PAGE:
In a collection that has it’s fair share of strange maps (‘Naughty Norman’s London sex map’ anyone?) this has to be one of the strangest.
‘A new & exact map of Toryland, with the dangerous rocks & shoals of all the Jacobite Islands lying in the same parralell with the Red Sea, whose lattitude is 1588 & longitude 1714. Dedicated with great disrespect & contempt to the Knight of ye Warming Pan & King of No-Land ye Pretender & all his Brainless adherents’.
Where to start? The Knight of the Warming Pan was James Francis Edward Stuart, the Old Prentender, the son of the last Catholic King of England, James II. His mother, Mary of Modena was considered past child-bearing age (a stately 29 at the time of the birth) so it was suspected that a baby had been smuggled into the bedchamber in a warming pan, in an attempt to keep a Catholic succession in place. 1588 is the date of the Spanish Armada while in 1714 George Louis, a Lutheran Prince from Hannover in Germany who was the closest relative to the recently deceased Queen Anne became George I. The fact that the crown was now in the hands of a foreign national who didn’t speak English didn’t go down well with James, who would have been King if his father hadn’t been deposed during the ‘Glorious Revolution’ of 1688, restoring Protestant rule with William III, William of Orange as was.
The Jacobite Rebellions were attempts in the Seventeenth and Eighteenth Centuries to restore the House of Stuart to the throne. This map is a cartoon satire against that, the ‘dangerous rocks and shoals’ that surround Toryland are symbolical of the dangers that sailors face when navigating around dangerous shores while Toryland itself is full of warnings about what a Catholic monarchy would mean; ‘Restoration of Abby land’ (as in a return to the Abbeys and Monastery’s in place, and all the supposed corruption and indulgencies associated with them from before the Reformation), the Bishoprick of Rome, arbitrary government and absolute monarchy amongst others. The islands and shoals surrounding are also full of danger; No parliaments, loss of trade and no juries featuring here amongst others, as well as the island of ‘D-m me I’m in high church, & ye Presbyterians are Sons of Whores’.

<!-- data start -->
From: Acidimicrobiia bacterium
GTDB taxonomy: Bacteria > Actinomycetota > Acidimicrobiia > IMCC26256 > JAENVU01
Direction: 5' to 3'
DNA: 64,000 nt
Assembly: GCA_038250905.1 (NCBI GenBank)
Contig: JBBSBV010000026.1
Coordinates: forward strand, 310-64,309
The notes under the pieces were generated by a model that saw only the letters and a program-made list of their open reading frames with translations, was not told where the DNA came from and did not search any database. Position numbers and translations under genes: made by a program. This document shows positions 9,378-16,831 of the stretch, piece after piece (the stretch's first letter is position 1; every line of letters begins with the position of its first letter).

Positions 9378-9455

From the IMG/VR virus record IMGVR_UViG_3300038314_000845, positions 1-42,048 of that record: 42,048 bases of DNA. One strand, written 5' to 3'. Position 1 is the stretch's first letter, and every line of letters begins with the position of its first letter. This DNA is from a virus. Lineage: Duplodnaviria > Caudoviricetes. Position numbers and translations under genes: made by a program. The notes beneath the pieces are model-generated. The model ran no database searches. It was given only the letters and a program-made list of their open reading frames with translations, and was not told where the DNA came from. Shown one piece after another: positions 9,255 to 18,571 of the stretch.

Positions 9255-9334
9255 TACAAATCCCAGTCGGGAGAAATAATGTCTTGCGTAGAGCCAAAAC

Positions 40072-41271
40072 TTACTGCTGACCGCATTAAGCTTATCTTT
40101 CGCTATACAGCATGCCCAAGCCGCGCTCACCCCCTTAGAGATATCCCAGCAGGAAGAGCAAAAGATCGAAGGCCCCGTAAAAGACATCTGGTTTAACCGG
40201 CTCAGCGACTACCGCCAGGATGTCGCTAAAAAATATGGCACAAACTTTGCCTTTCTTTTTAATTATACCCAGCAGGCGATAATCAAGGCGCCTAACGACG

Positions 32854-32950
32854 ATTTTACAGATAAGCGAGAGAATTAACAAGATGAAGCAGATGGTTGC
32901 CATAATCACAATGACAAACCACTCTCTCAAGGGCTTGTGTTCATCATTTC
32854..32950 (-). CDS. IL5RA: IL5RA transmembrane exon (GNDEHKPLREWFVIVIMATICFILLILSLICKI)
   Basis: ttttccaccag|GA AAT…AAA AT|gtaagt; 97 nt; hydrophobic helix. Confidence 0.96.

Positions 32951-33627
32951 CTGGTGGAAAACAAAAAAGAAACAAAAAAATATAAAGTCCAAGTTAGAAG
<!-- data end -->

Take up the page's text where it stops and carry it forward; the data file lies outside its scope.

Nearly off the map is Whig Island, a land of Protestant and English tradition. Here we find safety in ‘Magna Charta’ land, ‘Parliamentary Right’ and ‘Hannover Succession Rock’.
Like all maps trying to make a serious point this works because it looks like, and uses, standard mapping practise. The compass rose is an example. Traditionally used to show the compass directions in this case the compass points to people prominent in the Jacobite movement.
The compass also has a dual meaning. In mapping terms it shows direction, shows the right and wrong way to go, and this can be compared to a moral compass, which has the same purpose, to show the right and wrong way to live your life. Other stock mapping traditions can be seen in the way that rocks and dangers are portrayed, the use of crosses is both common on nautical charts of the day to show rocks but also has religious overtones while the language in the title is similar to that of other maps, ‘Great disrespect and contempt’ mirroring the dedications on many maps to rich and influential people (see here for example)
There are a number of variations of maps making a point by pretending to be a serious cartographic work, a blog about a religious example can be found here, while political versions can be found here. These ‘imaginary maps’ have a long cartographic tradition, and can be seen to have their origins in the maps painted on the walls of Egyptian Tombs to show the departed souls the way to the underworld and continue with Thomas More’s map of Utopia through to the cartoon maps linked above to famous recent examples such as the classic Guardian April Fools from 1977 April fool – San Serriffe: teaching resource of the month from the GNM Archive, April 2012 | The Guardian Foundation | The Guardian
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